Having a positive outlook in life is good practice. At times, looking at the brighter side of things can help you get through a difficult day. Being optimistic can help you feel less stressed and have the motivation to overcome challenges. However, it can turn into toxic positivity.

Toxic positivity is when people force a positive mindset despite being in a dire or challenging situation. It promotes feeling good without acknowledging the pain you feel as a result of a negative experience. This is where the problem lies. Toxic positivity limits emotions to only those that are happy or positive, removing the opportunity to feel authentic human emotions. When you avoid recognizing your painful emotions, you also lose the chance to gain deeper insight and learn from the experience. Here are some things you can do to prevent toxic positivity from becoming unhelpful.

Tips To Avoid Toxic Positivity

Distinguish Toxic Positivity

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You’ll encounter people who are either naturally optimistic or influence toxic positivity, and it’s important to learn the difference between the two. Since toxic positivity takes various forms, you may not be able to recognize it right away. Here are some examples of statements that are well-meaning but not helpful to the person receiving them.

  • When something bad happens to you, some people may urge you to stay positive. Instead of communicating sympathy, this can discourage you from further expressing how you feel. For example, you could be unhappy about losing your job. If a friend tells you to just lighten up, you might hesitate to tell them more about what you’re feeling. Instead of helping you find a way to overcome your negative feelings, they only focus on instantly feeling better. This is not helpful in managing emotions.
  •  You may encounter a person telling you that everything happens for a reason after you have experienced loss. Although the statement is meant to give comfort, the effect can be the opposite. Finding a reasonable explanation for why you lost a loved one does not help alleviate the grief you feel. Pain and sadness as normal reactions to loss, and heeding this kind of advice can also prevent you from coming to terms with your feelings, which is not healthy.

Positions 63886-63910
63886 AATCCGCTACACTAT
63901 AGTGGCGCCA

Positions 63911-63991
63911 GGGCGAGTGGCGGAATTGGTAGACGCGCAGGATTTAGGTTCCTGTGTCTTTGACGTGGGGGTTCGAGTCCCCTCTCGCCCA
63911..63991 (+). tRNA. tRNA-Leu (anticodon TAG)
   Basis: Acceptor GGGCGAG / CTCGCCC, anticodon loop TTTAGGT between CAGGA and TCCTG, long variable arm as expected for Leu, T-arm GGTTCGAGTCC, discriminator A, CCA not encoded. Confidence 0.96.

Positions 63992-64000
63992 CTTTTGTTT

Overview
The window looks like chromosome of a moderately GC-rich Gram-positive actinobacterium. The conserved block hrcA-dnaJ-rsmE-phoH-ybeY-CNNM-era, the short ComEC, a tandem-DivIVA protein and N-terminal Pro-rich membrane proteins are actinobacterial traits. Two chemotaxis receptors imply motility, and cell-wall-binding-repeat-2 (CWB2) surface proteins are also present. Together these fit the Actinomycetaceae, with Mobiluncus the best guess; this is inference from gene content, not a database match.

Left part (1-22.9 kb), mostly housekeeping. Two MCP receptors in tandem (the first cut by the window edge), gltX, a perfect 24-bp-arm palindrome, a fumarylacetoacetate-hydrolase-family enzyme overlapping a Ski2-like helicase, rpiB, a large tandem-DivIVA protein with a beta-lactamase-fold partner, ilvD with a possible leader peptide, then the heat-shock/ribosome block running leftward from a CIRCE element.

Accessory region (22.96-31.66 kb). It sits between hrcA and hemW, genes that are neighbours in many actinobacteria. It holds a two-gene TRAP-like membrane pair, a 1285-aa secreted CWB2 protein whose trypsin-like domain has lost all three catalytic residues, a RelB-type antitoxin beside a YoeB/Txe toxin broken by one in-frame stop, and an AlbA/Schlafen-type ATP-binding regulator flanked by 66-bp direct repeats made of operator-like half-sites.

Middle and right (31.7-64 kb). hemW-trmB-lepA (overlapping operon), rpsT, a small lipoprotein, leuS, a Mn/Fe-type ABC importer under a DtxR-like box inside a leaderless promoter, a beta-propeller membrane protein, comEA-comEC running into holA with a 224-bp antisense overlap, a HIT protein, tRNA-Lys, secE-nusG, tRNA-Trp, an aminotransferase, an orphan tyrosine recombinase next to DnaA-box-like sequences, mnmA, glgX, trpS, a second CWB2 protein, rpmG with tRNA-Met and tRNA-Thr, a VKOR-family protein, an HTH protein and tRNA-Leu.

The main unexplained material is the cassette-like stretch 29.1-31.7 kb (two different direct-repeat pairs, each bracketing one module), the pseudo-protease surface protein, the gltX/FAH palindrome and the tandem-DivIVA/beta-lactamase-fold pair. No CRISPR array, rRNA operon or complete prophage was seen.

• Simply choosing to be happy is not enough to make a problem go away. You might share your personal challenges with a coworker and be told that you have the choice to be happy. You can respond by smiling and looking happy, but without addressing the issue, it won’t get resolved. The statement can also make you feel at fault you’re sad and disappointed.

Be Aware Of The Signs

Aside from learning when words reflect toxic positivity, you also need to know what actions promote it. They can be subtle and recognizing them can help you identify this behavior better.

  • Refusing to face problems by brushing them off
  • Having a sense of guilt for feeling sad, angry, or other negative emotions
  • Hiding your true feelings
  • Seeking social acceptance by hiding behind feel-good quotes or social media posts
  • Disregarding other people’s feelings when they make you feel uncomfortable
  • Looking down on people who don’t have a positive attitude
  • Having a stoic attitude to avoid painful emotions

Acknowledge Your Emotions

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As a human being, you are bound to sense all types of emotions, both positive and negative. Often, people try to dismiss uncomfortable feelings through denial and distractions but this makes it harder to cope with difficult situations. Instead, name all the emotions you are feeling, including negative ones. When you validate these feelings, you can better understand them, their cause, and how to address them in a healthy way. For example, if you feel nervous because you are taking on a new business opportunity, you can acknowledge the anxiety you feel and use that energy to prepare yourself better.

Manage Your Pain

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Once you have put a name to what you are feeling, it’s time to address them. Do you need to ask your friend for help? Do you need to take a break? You need to be realistic with how you manage your negative emotions by practicing self-care. Do what you can to ease them and the effect they have on you.

Also, you shouldn’t be too hard on yourself about not being able to deal with everything all at once. If it helps, address one feeling at a time. If you are feeling lonely, talking to your loved ones may help. Are you feeling angry? Release it by stomping your feet, then ask yourself what it is that made you feel that way.

Listen And Show Support

Aside from managing your feelings, you also need to be aware of other people’s emotions and how you respond to them. At times, the simple act of listening can be the best way to help. You can also validate their feelings and let them know that it is normal to have certain emotions. But in some cases, you may need to express your support. For example, a person recovering from substance abuse may need some motivation. Sharing encouraging words for someone in rehab can inspire them to stick with their treatment. Some statements you can say are:

  • I’m here for you, no matter what.
  • Sometimes, we encounter bad things. How can I help you?
  • What you are feeling is normal.

Keeping a positive mindset amidst your struggles can be beneficial. But if you only validate positive feelings, you can fall into the trap of toxic positivity. Next time, when someone tells you to cheer up and look at the brighter side or come across a positive statement, take time to acknowledge how you truly feel at the moment. If such testimonies help improve your current disposition, then let it become your mantra to get through the day.

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